Ms. Rowe explained that shortly before The Times gave the signal that it was time to come back home to New York, she was ready to give him a promotion to the statehouse.
It was apparently a tough decision for Little Arthur—the nickname he went by in Alex Jones and Susan Tifft’s biography of the Sulzberger-Ochs family, The Trust, even though The San Fransisco Chronicle reported in 2002 he’s actually taller than his dad now. (“Inch” Sulzberger, anyone?)
“He was ambivalent,” said a Times source. “He was trying to decide if he should make the move yet. He was weighing if he could benefit more here or a couple more years there.”
Arthur Gregg Sulzberger will, arguably, be the most closely scrutinized reporter in the paper’s history. Every byline, every word, every interview, every detail and every correction will be pored over by bloggers, Times readers and Times antagonists, and, no doubt, by his coworkers.
And unlike his father, Arthur G. comes not to a Times newsroom that is rooted deeply in its past or secure about its future.
In the third-floor newsroom, he’ll be sitting in the desk that once belonged to Jonathan Hicks, a veteran political reporter for the paper who left a month ago.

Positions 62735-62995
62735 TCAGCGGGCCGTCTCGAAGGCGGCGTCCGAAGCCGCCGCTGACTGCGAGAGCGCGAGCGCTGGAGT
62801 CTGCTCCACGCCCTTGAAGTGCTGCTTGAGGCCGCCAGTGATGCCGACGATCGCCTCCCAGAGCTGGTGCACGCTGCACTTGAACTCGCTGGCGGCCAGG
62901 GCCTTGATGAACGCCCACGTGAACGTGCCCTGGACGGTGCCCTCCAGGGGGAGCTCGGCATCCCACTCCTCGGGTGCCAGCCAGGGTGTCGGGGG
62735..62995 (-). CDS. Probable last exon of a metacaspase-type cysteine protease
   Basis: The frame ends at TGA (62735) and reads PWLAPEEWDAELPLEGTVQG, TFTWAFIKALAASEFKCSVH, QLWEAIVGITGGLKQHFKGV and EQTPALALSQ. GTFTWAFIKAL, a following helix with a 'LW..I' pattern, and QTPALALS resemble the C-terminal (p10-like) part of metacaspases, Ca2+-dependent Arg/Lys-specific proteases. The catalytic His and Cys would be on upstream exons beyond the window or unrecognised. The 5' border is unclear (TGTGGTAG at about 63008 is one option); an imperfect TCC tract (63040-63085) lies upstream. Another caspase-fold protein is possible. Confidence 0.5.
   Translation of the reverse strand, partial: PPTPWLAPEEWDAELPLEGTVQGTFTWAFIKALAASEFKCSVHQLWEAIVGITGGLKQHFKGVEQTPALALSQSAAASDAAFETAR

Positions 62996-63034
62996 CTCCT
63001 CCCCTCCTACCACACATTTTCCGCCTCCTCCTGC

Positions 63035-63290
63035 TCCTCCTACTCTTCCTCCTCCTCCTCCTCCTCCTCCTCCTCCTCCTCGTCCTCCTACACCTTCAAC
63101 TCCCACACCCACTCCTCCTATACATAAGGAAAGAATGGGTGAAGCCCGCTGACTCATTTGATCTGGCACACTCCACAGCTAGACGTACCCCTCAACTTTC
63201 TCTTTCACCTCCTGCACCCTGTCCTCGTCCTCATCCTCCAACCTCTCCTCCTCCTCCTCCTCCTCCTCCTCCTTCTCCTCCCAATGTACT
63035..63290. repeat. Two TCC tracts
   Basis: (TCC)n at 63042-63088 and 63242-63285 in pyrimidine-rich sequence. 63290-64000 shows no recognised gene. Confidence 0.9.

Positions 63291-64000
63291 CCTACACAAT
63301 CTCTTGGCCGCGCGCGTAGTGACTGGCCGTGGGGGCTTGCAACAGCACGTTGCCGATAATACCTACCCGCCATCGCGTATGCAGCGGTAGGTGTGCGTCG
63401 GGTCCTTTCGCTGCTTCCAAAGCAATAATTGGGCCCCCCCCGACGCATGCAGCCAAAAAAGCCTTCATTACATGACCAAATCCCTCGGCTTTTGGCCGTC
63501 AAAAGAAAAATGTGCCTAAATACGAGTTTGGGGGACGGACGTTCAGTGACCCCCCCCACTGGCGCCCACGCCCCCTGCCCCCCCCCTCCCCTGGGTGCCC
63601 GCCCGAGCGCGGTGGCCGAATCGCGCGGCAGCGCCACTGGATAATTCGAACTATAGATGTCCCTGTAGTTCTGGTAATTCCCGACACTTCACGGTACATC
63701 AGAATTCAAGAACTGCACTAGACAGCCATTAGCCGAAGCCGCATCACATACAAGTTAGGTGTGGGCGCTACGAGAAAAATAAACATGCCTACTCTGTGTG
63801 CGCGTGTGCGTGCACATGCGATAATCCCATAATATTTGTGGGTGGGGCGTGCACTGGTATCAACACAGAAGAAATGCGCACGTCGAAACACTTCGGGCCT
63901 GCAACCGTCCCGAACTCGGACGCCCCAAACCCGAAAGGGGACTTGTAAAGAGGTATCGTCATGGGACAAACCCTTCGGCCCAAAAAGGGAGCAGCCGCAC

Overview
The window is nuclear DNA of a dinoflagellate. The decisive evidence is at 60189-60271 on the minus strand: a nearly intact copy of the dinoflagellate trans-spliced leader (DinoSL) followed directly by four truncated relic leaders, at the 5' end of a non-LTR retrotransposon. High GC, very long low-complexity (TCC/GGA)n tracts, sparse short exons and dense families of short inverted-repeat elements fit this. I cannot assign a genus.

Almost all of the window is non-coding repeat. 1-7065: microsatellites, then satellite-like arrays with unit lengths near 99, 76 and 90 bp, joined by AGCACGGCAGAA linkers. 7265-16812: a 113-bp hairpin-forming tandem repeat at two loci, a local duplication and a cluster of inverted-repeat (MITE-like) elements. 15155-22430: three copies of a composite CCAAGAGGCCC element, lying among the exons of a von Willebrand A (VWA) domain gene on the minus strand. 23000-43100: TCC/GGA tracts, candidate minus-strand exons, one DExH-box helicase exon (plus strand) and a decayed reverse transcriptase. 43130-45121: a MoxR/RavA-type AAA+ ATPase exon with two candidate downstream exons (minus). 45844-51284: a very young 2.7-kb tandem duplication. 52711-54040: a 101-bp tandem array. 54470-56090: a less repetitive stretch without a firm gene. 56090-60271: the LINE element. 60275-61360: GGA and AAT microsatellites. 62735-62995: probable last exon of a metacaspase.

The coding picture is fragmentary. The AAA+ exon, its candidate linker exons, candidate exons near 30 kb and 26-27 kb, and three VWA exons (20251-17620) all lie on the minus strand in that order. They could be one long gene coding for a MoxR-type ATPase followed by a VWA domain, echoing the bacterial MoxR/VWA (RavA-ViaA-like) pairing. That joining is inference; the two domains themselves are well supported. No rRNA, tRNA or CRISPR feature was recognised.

His new desk will be separated from most of the reporters on the paper: He’s sitting in the editor’s pool, which means he’s alongside assignment editors, the copy desk and design editors, leaving reporters free to moan about Pinch. The only reporter nearby is Jenny 8. Lee, who will be his future colleague for City Room.
From his perch, he’ll have a closer view of the atrium, which is considered a plus! But the desk is in a position where he’ll have a tad less space, and one less shelf than in the normal reporter’s workspace.
Perhaps the only mystery left is what he’ll call himself. The nameplate says Arthur G. Sulzberger. For The Oregonian, his print byline was Arthur Gregg Sulzberger. Of course, it didn’t matter for his dad, who is routinely called Pinch to distinguish him from his father, Punch. So what’s left for Arthur G.? Little Arthur. Inch. Patch (patchin’ things up!).
Speaking of which, on Tuesday, Feb. 17, the Times Company’s stock fell to $3.77, and hit a 52-week low earlier in the day, at $3.73. Its market capitalization fell to $542 million.
Welcome home, G-man!